Where is the title to my father's Lexus?
February 18, 2007 7:06 AM   Subscribe

My father has a 99 Lexus without a title. Florida has records of a lien on the car. The lien holder is a company went out-of-business years ago. Where is the title? How can my father get one in South Carolina? What are his options if Butthead (explained inside) never had the title?

My father bought a car that he cannot drive because he cannot get its title and therefore: no insurance. Five years ago in South Carolina, my father knew of a colleague, henseforth known as 'Butthead', who was moving and needed to sell his '99 Lexus. Butthead and my father traded cars (Dad drove a Taurus) and my father took over payments on the Lexus. At the end of three years of payments Butthead wouldn't give over the title. He lives somewhere in California, to the best of our knowledge, but sent Florida plates that were bogus and refuses to respond, even to an attorney.
We've learned that Florida has records of a lien on the car. The lien holder is a company went out-of-business years ago. Where is the title? How can my father get one in South Carolina? What are his options if Butthead never had the title? We ran a VIN check and the car is not stolen, apparently.
posted by Tasanova to Law & Government (14 answers total)
 
Can you find out who acquired the assets of the company when it went out of business? The Secretary of State usually has knowledge of the bankruptcy proceedings, which would then tell you who any assets (including the title) went to.
posted by SpecialK at 7:14 AM on February 18, 2007


Oh, and did your dad get a written bill of sale? or ANY paperwork?
posted by SpecialK at 7:15 AM on February 18, 2007


And how has Dad been driving the car for three years?

Dad gave the other guy a title for the Taurus and didn't get one in return or any paperwork for the Lexus?

If there's a lien on the car, Butthead wouldn't have had one, I presume... having handed it over to the lienholder.

Dad's been making payments to a non-existent company for three years? He's been making payments ("took over payments" to the lien holder, I presume?).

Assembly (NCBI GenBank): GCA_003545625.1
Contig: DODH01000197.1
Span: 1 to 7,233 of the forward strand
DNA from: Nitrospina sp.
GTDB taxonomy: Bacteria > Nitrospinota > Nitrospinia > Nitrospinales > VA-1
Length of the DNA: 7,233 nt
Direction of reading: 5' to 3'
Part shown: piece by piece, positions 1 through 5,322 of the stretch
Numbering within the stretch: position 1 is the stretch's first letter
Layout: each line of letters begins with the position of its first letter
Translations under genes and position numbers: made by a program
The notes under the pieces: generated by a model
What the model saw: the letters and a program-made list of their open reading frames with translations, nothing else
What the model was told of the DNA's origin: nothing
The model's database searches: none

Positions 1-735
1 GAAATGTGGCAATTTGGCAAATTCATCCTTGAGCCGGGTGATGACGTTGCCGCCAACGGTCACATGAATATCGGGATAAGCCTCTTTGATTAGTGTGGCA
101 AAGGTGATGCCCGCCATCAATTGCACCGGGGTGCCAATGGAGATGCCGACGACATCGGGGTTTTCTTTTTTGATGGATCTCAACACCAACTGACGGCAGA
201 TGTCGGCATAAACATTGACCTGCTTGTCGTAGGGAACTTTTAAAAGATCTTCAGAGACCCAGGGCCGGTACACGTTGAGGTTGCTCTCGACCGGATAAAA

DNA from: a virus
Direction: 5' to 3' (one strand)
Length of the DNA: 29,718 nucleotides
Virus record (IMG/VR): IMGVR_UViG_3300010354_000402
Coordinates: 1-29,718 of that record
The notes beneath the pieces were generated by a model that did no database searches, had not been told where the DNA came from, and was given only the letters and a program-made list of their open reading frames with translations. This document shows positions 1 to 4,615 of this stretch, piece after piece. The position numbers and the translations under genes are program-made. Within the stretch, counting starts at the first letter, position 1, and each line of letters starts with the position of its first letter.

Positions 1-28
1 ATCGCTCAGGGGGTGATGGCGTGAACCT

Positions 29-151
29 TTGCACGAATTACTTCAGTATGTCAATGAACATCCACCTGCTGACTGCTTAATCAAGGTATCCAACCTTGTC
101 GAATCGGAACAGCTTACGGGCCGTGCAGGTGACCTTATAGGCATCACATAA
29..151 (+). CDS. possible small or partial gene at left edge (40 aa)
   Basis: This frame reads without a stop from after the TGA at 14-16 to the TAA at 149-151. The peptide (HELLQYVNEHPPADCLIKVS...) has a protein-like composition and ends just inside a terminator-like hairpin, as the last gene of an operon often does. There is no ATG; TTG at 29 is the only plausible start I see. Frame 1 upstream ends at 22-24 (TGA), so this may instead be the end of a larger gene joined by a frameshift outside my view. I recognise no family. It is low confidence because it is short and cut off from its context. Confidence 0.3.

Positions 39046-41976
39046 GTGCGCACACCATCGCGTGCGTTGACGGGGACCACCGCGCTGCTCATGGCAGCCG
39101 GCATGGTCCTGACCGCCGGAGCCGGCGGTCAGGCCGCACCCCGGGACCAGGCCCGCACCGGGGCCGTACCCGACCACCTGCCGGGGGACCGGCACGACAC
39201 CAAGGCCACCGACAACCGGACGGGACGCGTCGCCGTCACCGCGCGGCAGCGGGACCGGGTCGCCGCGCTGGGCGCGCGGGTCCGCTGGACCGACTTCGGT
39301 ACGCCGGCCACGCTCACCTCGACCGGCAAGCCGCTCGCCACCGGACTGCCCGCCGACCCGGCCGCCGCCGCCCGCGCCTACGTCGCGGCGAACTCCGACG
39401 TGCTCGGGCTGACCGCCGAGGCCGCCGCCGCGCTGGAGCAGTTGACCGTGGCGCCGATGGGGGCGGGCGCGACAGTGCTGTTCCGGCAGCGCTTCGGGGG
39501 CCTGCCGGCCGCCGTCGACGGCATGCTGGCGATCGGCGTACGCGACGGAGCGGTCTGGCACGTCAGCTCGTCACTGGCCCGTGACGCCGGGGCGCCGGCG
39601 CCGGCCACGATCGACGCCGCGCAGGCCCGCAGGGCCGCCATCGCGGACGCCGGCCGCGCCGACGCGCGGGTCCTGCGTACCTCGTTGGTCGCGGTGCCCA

posted by FauxScot at 7:40 AM on February 18, 2007


The lien holder is a company went out-of-business years ago. Where is the title? How can my father get one in South Carolina?

Who were the payments made to?
posted by b1tr0t at 7:43 AM on February 18, 2007


He has a written bill of sale, old registrations, and cancelled checks. The money went to Butthead directly. While my father was making payments, Butthead provided registration and plates from FL. The FL DMV tells him that those plates aren't registered.
posted by Tasanova at 8:22 AM on February 18, 2007


There's usually a complicated procedure that provides for registering cars when the previous owner cannot be found. I think such procedures often require the filing of a sworn affidavit that one has not been able, after reasonable effort, to find the previous owner -- the procedure may also require you to get an appraisal of the car and submit a statement of the odometer reading. Check with the agency that handles vehicle registrations in your state or county -- trust me, they deal with this all the time.
posted by jayder at 9:08 AM on February 18, 2007


Do you know for sure that the lien-holder did not sell off all their assets prior to going under? There may yet be a legitimate owner of the car who could help clear this up. Though I don't imagine very satisfactorily to your father who probably needs to sue the former non-owner of the car to recoup his money.
posted by mzurer at 9:09 AM on February 18, 2007


(in my answer, "previous owner" also applies to "lien holder")
posted by jayder at 9:09 AM on February 18, 2007


Do you have any concrete proof that Butthead didn't just steal the Lexus and hand it over to your dad, telling him a story about the "payments" ?
posted by b1tr0t at 9:30 AM on February 18, 2007


I went through this with another Florida company about a year ago. I had paid off the loan on a car some years before, but never received the title or the release of lien paperwork. In the meanwhile, the original loan company went belly up, leaving me no one to contact to get it straightened out.

I first started by contacting my own state's (Georgia, for what it's worth) motor vehicle's bureau, who provided the name and address of all registered lienholders on my car. That information led me to call the Florida Sec. of State's office, who was able to provide me with the name of the company that bought most of the original lienholder's assets when they went bankrupt. Then, I was able to contact that company (in Indiana, via their service bureau in Missouri) and get the lien released.

A big hassle, but it got my old junker out of my driveway.
posted by deadmessenger at 9:36 AM on February 18, 2007


I think Butthead had an actual loan on the car, gave your Dad the car to drive, and pocketed all of the payments. There may still be a lien on the car.
posted by lee at 11:56 AM on February 18, 2007


I found these guys on google, maybe they can point you in the right direction.
posted by lee at 11:58 AM on February 18, 2007


I am thinking the same thing as lee.
posted by qvtqht at 3:36 PM on February 18, 2007


Sue the guy. If he doesn't respond, you win.
posted by electroboy at 7:22 AM on February 19, 2007


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